The interior is another matter. The walls are pure plain white (except for the pale blue shallow apse), and there's what seems like a forest of white Tuscan columns. All but two of them are what we might call normal size, and are grouped in twos and threes with the plainest possible little classical arches between them. The two exceptions, which support the flat roof of the transepts, are positively Brobdingnagian, well over twice as tall as the others. This results in thrillingly ever-changing vistas as you walk around; with every step a new angle is revealed, and every now and again the two titanic columns come into view, somehow giving you an inappropriately little shock each time. Lutyen's manipulation of space from a few very simple elements is masterful.
No expense was spared (I assume without evidence that Lytton paid for the church). Only the best quality bricks and pantiles were accepted, and the wood had to be 'Memel, Dantzic or Riga sawn die square, sound and well-seasoned, cut out perfectly.' The smaller columns are made of Portland stone, but the two large ones are actually not quite what they seem, as they have a brick core, coated with cement. (I'm sure that when I once tapped one of them it rang metallically, but perhaps I'm misremembering.)
The Portland stone vase-like font was (I again assume) designed by Lutyens. The organ pipes are arranged in a novel fashion, in a pair of ascending spirals, and date from 1965.
Lutyen's original plan for the nave, which would have been much longer than the structure as built and would have reached the end of the present car park, and terminate in a flight of steps (within a semi-circular wall) down to the road, is shown above. The aisles were to have continued all the way to the west end (maintaining the almost rectangular floor plan), which culminated in a narthex with a large central doorway surrounded by window openings. Terribly grand and over-ambitious for what was after all just a village church. The whole thing was verging on megalomaniacal (like his aborted plans for Liverpool's Roman Catholic Cathedral), and it's a wonder that anything got built at all.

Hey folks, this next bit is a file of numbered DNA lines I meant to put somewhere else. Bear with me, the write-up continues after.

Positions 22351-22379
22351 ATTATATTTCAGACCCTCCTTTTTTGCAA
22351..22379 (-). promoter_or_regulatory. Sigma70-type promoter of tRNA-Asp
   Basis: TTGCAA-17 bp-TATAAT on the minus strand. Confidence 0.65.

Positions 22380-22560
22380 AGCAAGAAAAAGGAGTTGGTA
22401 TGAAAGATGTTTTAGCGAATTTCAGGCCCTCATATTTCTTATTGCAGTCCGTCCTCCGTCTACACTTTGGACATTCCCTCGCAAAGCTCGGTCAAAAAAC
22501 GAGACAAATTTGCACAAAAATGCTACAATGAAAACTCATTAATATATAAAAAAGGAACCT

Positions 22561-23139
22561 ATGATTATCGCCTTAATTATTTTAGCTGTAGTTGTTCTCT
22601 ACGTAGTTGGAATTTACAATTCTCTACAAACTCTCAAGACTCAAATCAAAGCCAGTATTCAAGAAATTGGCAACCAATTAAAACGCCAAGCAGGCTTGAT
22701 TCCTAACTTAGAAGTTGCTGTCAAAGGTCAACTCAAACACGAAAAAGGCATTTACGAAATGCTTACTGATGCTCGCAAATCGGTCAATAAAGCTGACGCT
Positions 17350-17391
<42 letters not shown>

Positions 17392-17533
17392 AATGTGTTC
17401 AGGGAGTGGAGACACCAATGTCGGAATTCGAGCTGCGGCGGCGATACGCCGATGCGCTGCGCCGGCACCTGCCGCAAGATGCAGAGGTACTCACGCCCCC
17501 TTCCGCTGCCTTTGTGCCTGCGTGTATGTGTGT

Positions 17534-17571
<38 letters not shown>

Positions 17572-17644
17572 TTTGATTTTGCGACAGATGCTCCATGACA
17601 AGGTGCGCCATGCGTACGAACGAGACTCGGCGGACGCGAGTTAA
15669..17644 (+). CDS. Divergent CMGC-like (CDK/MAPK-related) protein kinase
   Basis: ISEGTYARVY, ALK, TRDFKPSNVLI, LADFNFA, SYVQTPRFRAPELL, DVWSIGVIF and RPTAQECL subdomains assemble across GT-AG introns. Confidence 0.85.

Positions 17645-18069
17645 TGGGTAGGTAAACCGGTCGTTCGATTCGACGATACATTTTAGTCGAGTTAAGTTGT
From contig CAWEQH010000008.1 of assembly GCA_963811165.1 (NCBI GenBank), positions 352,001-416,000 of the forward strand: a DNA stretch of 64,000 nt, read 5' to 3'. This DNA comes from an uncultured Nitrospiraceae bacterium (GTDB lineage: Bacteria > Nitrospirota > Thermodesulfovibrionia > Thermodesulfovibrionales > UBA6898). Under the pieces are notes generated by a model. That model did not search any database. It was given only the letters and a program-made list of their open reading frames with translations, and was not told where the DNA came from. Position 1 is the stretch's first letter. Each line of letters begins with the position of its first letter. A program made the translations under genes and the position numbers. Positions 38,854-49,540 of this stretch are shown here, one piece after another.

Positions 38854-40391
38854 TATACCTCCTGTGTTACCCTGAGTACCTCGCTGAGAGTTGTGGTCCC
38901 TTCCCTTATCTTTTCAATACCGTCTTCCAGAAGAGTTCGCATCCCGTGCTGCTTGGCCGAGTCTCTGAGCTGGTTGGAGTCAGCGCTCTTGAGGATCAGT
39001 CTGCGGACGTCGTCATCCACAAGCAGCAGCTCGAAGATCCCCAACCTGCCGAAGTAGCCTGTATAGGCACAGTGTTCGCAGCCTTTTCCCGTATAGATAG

* It's in what's now called Old Knebworth a mile or so from Knebworth and St Martin's, though surely the two distinct settlements should be called Knebworth and New Knebworth respectively.
** Knebworth station opened in 1884. Stories are often told of Victorian landowners refusing to allow the newfangled railways to be built across their estates, so it's pleasing to learn that the 1st Earl actively arranged for the Great Northern Railway to traverse his land (though not too close to his actual house, it should be noted).
|The Parish Centre, 1993, by Morris & Weatherall, makes a creditable shot at imitating the style of the church|
|An apparently unfinished capital|